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Friday, July 20, 2007

NJ Laws Newsletter E197 October 18, 2005

In this issue:
1. Duties of an Executor under a Will
2. To bring a car accident lawsuit, no need to prove serious life impact
3. Plaintiff need only prove he suffered injury described in limitation on lawsuit threshold to recover injury damages in car accident
4. Totality of circumstances applies to confession and guilty plea bars constitutional challenges

1. Duties of an Executor under a Will
It is our recommendation that Executors undertake the following measures:

1. conduct a thorough search of the decedent's personal papers and effects for any evidence which might point you in the direction of a potential creditor;
2. carefully examine the decedent's checkbook and check register for recurring payments, as these may indicate an existing debt;
3. contact the issuer of each credit card that the decedent had in his/her possession at the time of his/ her death;
4. contact all parties who provided medical care, treatment, or assistance to the decedent prior to his/her death;

We will not be able to file the NJ inheritance tax return until it is clear as to the amounts of the medical bills. Medical expenses can be deducted in the inheritance tax. A copy of the list of assets that can be deducted on the inheritance tax is attached hereto.

Since you will be involved as the Personal Representative of this Estate, you should be aware that, pursuant to the relativity recent United States Supreme Court Case, Tulsa Professional Collection Services, Inc., v. Joanne Pope, Executrix of the Estate of H. Everett Pope, Jr., Deceased, the Personal Representative in every estate is personally responsible to provide actual notice to all known or "readily ascertainable" creditors of the decedent. This means that is your responsibility to diligently search for any "readily ascertainable" creditors.

I realize that attempting to uncover and contact such creditors may be a demanding task. However, the Pope case is quite explicit in its requirements. In that case, a "readily ascertainable" debt pertaining to the last illness of the decedent appeared five years after the death of the decedent. The U.S. Supreme Court decided that the claim was valid, and had to be paid. The Personal Representative was held personally responsible for the outstanding debt, as all estate assets had been previously distributed. In light of this result, it is our responsibility, as your attorneys, to work with you in an effort to be certain that all such creditors are properly notified so that you will not be liable for the payment of any such claims and that all Estate assets, at the close of administrative and/or when distributed, are free and clear of any prospective claims.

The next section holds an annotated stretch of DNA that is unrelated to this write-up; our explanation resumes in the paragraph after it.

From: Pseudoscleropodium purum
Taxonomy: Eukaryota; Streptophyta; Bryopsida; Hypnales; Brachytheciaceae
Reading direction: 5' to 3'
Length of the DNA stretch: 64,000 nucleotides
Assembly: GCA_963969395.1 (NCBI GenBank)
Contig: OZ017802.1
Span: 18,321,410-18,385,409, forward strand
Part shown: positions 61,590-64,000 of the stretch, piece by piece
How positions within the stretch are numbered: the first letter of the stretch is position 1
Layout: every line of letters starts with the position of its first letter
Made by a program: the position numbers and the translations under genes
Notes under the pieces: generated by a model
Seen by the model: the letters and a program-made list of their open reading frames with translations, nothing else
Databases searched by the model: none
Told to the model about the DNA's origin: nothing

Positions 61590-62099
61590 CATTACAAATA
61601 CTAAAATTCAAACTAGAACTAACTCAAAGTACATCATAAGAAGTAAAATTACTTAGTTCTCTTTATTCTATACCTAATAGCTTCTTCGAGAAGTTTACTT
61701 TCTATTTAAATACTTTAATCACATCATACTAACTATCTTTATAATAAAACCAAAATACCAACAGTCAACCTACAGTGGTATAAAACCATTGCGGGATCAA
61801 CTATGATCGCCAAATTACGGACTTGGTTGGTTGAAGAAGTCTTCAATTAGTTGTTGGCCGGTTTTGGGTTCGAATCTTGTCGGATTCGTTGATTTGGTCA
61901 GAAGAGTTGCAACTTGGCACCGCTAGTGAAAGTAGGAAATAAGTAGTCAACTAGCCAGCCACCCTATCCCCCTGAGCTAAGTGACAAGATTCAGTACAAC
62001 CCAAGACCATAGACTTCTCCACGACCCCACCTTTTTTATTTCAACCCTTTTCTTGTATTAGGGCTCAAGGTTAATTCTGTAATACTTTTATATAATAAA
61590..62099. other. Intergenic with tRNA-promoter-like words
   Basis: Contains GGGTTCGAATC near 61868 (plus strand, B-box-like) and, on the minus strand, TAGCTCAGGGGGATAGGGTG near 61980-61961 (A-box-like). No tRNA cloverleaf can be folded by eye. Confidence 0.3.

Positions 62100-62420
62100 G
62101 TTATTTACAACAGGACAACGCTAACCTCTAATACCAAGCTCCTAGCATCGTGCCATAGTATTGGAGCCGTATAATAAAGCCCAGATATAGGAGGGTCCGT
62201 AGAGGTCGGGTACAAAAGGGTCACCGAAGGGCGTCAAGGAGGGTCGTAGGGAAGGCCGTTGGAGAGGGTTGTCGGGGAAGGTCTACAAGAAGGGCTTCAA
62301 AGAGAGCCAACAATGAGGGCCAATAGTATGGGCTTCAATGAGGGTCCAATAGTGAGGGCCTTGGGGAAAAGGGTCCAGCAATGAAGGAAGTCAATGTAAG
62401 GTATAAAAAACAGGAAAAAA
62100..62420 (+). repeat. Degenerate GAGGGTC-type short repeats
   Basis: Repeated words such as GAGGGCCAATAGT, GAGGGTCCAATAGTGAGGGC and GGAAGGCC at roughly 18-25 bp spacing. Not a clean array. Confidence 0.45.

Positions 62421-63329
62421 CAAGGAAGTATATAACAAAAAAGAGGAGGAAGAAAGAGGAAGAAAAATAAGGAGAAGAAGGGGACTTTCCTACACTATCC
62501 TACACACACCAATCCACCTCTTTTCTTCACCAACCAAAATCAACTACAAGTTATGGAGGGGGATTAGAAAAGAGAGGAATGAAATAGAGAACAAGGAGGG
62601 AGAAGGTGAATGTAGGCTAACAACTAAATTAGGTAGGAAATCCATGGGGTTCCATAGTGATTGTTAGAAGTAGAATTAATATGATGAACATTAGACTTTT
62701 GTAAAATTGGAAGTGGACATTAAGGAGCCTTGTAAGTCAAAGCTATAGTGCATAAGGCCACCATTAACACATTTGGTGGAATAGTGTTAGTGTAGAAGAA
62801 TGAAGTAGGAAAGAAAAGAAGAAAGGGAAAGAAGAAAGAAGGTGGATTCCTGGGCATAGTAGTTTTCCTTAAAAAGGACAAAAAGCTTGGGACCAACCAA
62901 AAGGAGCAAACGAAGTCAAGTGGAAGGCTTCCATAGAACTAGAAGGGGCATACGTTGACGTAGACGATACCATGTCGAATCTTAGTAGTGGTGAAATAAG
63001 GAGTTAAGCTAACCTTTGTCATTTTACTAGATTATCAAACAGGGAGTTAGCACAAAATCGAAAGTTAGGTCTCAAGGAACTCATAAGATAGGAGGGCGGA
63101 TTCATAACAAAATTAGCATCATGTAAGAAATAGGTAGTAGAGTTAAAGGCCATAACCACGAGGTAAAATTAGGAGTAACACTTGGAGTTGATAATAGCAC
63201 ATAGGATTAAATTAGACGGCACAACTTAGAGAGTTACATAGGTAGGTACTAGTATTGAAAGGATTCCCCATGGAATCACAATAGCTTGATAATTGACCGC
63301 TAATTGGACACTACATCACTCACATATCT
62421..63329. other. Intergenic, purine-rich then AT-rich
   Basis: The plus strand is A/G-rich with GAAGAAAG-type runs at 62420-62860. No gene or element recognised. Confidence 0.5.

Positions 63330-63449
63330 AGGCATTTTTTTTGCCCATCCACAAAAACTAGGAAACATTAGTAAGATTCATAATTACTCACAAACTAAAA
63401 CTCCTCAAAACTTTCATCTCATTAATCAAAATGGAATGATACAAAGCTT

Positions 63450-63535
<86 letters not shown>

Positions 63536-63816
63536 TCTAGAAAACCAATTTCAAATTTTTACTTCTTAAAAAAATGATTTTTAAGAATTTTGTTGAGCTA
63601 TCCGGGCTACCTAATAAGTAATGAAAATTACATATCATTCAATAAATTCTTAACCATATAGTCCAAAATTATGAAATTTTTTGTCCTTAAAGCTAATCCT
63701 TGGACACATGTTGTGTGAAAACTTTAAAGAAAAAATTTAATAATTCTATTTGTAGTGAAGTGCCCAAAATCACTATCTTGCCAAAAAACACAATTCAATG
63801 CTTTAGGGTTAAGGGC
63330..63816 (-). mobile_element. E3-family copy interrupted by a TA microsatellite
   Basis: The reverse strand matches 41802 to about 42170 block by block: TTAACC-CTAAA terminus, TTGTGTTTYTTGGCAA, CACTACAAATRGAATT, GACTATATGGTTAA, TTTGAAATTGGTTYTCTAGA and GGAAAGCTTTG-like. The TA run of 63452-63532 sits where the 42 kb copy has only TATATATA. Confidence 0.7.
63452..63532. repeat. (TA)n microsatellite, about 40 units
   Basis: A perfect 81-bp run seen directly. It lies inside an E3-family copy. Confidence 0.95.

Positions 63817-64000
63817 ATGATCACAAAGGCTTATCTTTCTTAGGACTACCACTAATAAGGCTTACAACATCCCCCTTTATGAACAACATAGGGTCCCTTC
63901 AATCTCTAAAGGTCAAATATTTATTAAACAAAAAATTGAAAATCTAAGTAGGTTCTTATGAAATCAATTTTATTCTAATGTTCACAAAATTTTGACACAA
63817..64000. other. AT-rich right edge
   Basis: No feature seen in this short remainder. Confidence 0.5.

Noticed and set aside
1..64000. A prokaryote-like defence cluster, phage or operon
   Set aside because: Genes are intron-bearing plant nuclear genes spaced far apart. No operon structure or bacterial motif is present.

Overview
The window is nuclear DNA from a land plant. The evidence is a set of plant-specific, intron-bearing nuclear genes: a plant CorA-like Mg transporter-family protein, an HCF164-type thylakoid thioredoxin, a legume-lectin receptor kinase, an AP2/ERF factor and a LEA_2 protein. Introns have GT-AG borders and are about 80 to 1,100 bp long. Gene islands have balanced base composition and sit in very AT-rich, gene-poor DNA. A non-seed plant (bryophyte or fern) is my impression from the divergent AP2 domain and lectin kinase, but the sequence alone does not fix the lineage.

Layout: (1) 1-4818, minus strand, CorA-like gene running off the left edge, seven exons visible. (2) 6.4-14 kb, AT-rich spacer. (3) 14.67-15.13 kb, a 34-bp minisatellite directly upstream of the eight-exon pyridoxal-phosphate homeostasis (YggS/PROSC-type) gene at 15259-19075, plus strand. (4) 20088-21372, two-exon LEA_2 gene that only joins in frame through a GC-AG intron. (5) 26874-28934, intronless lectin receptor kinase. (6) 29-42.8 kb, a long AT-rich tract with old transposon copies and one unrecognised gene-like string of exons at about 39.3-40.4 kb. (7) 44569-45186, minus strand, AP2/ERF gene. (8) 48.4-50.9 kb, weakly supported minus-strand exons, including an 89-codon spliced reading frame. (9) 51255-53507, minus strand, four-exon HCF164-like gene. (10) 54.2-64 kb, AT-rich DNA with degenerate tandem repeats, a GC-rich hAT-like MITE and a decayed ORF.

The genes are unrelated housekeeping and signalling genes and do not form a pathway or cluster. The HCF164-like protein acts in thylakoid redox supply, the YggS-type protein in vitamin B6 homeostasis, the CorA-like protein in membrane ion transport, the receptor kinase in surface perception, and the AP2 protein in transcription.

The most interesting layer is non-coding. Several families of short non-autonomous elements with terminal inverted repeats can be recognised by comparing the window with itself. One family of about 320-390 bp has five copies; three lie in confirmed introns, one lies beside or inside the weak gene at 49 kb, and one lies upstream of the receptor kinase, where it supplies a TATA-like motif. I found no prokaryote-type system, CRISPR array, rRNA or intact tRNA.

Other upcoming duties/ Executor to Do

Bring Will to Surrogate
Notice to limit conditions via Surrogate

Apply to Federal Tax ID #

Set up Estate Account at bank (pay all bills from estate account)
Pay Bills ________

Notice of Probate to Beneficiaries (Attorney will handle)
If charity, notice to Atty General

File notice of Probate with Surrogate (Attorney will handle)

File first Federal and State Income Tax Return [CPA- ex Marc Kane]

Prepare Inheritance Tax Return and obtain Tax Waivers (Attorney will handle)
File waivers within 8 months upon receipt (Attorney will handle)
Prepare Informal Accounting

Prepare Release and Refunding Bond (Attorney will handle)
Obtain Child Support Judgment clearance (Attorney will handle)

Let's review the major duties involved, which we've set out below.

In General. The executor's job is to (1) administer the estate--i.e., collect and manage assets, file tax returns and pay taxes and debts--and (2) distribute any assets or make any distributions of bequests, whether personal or charitable in nature, as the deceased directed (under the provisions of the Will). Let's take a look at some of the specific steps involved and what these responsibilities can mean. Chronological order of the various duties may vary.

Probate. The executor must "probate" the Will. Probate is a process by which a Will is admitted. This means that the Will is given legal effect by the court. The court's decision that the Will was validly executed under state law gives the executor the power to perform his or her duties under the provisions of the Will.

An employer identification number ("EIN") should be obtained for the estate; this number must be included on all returns and other tax documents having to do with the estate. The executor should also file a written notice with the IRS that he/she is serving as the fiduciary of the estate. This gives the executor the authority to deal with the IRS on the estate's behalf.

Pay the Debts. The claims of the estate's creditors must be paid. Sometimes a claim must be litigated to determine if it is valid. Any estate administration expenses, such as attorneys', accountants' and appraisers' fees, must also be paid.